Marc-Henri Doyon of the Plant nursery 85 presents us with a citrus fruit whose fruits take the strange shape of a hand. In this video, he develops the cultivation advice that will allow you to obtain these strange fruits.
Origins and use of the Buddha’s hand
Buddha’s hand is a citrus native to Southeast Asia.
Its origin implies a need for warmth and a always fresh earth to grow well. Its resistance to cold is estimated at -3, or even -5 ° C over a very short period of time. The hand of Buddha is particularly suitable for confectionery because only the zest is used. The albédo (white part) present in quantity under the skin has the capacity to be saturated with sugars when it is going to be candied.
Buddha Hand Cultivation Conditions
The hand of Buddha is not resistant to cold, but cannot be grown indoors all year round. A container culture will allow it to overwinter during the cold season in a frost-free room. It will be released as soon as any risk of frost has been ruled out.
This citrus fruit will be placed in full sun north of the Loire. In the South, he prefers a sunny in the morning and shaded in the afternoon to avoid burns on the foliage.
Compose a mixture of 1/3 garden soil, 1/3 citrus potting soil and 1/3 compost.
The repotting is carried out in the spring, however, it is not useful to repot every year. It is possible to perform a surfacing with compost every other year to avoid repotting. The hand of Buddha does not have a very harmonious form, trim the ends of the stems when you repot so that the plant can branch out. A 5 cm larger pot will do the trick.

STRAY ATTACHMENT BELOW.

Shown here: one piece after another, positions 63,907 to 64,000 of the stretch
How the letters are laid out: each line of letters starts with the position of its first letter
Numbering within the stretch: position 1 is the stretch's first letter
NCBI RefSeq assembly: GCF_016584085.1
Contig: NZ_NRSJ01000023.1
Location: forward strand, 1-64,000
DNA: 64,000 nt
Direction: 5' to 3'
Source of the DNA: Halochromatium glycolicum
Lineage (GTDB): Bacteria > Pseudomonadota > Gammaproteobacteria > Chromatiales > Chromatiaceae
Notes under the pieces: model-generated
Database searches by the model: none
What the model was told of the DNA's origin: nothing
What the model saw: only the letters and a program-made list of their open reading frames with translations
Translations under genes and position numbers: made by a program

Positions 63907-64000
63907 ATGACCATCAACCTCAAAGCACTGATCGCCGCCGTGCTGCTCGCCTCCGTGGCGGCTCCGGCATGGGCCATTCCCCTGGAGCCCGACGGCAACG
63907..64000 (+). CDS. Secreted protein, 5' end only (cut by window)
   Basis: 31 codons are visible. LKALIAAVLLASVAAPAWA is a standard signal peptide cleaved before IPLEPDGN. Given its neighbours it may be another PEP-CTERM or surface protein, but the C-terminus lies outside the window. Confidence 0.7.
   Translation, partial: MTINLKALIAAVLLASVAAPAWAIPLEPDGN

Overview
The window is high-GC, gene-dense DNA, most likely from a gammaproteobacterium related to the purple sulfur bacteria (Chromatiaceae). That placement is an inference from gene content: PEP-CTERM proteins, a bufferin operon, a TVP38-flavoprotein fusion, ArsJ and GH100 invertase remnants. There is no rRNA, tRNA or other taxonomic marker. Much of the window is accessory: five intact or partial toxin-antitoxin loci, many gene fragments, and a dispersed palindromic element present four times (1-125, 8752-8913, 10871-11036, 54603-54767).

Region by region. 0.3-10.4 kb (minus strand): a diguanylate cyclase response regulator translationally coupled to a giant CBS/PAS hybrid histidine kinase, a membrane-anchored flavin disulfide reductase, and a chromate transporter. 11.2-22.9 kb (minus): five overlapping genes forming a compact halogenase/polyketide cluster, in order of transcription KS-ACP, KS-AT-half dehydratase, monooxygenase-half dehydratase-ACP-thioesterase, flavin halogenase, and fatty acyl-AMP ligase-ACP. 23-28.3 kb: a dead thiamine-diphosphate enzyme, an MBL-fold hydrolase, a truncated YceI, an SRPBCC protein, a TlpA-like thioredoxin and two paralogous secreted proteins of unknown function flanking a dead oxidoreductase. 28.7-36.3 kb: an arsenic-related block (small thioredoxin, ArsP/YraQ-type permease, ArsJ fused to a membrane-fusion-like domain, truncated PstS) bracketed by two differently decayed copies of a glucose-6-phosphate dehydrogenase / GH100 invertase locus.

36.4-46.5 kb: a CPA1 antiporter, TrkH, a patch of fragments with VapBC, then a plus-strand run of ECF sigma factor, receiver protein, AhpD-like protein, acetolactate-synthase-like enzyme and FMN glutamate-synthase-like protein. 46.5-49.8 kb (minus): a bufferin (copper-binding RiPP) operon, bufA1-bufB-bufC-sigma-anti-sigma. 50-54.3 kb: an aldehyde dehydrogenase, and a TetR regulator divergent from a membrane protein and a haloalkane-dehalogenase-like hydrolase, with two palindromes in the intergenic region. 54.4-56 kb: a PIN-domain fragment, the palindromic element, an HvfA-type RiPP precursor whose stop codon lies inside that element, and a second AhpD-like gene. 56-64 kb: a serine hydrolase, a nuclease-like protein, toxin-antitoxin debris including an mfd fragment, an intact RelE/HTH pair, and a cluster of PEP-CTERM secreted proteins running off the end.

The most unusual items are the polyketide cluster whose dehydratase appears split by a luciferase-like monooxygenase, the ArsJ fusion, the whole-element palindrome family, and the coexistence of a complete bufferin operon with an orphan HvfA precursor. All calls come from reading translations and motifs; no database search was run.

If you prefer to keep the same pot, deposit the plant, scrape the soil 5 cm around the roots and replace the soil removed with the mixture mentioned above. The aerial part will have to be reduced there too.
Scratch some compost throughout the year. Beware of overdose, withfertilizer special citrus!
Strictly observe the doses and frequencies recommended on the packaging.
The hand of Buddha appreciates a ground or a substrate fresh, never soggy. Never leave water in the cup.
Shield mealybugs or floury can attack and suck the sap from the plant. They produce honeydew on which often grows the fumagine, a micro-champignon forming a black layer on the leaves. Use a 5% black soap solution for the rest of the water and remove the cochineals using a soaked cotton ball. Then rinse.
Source: Au Jardin, conseils en jardinage by www.aujardin.info.
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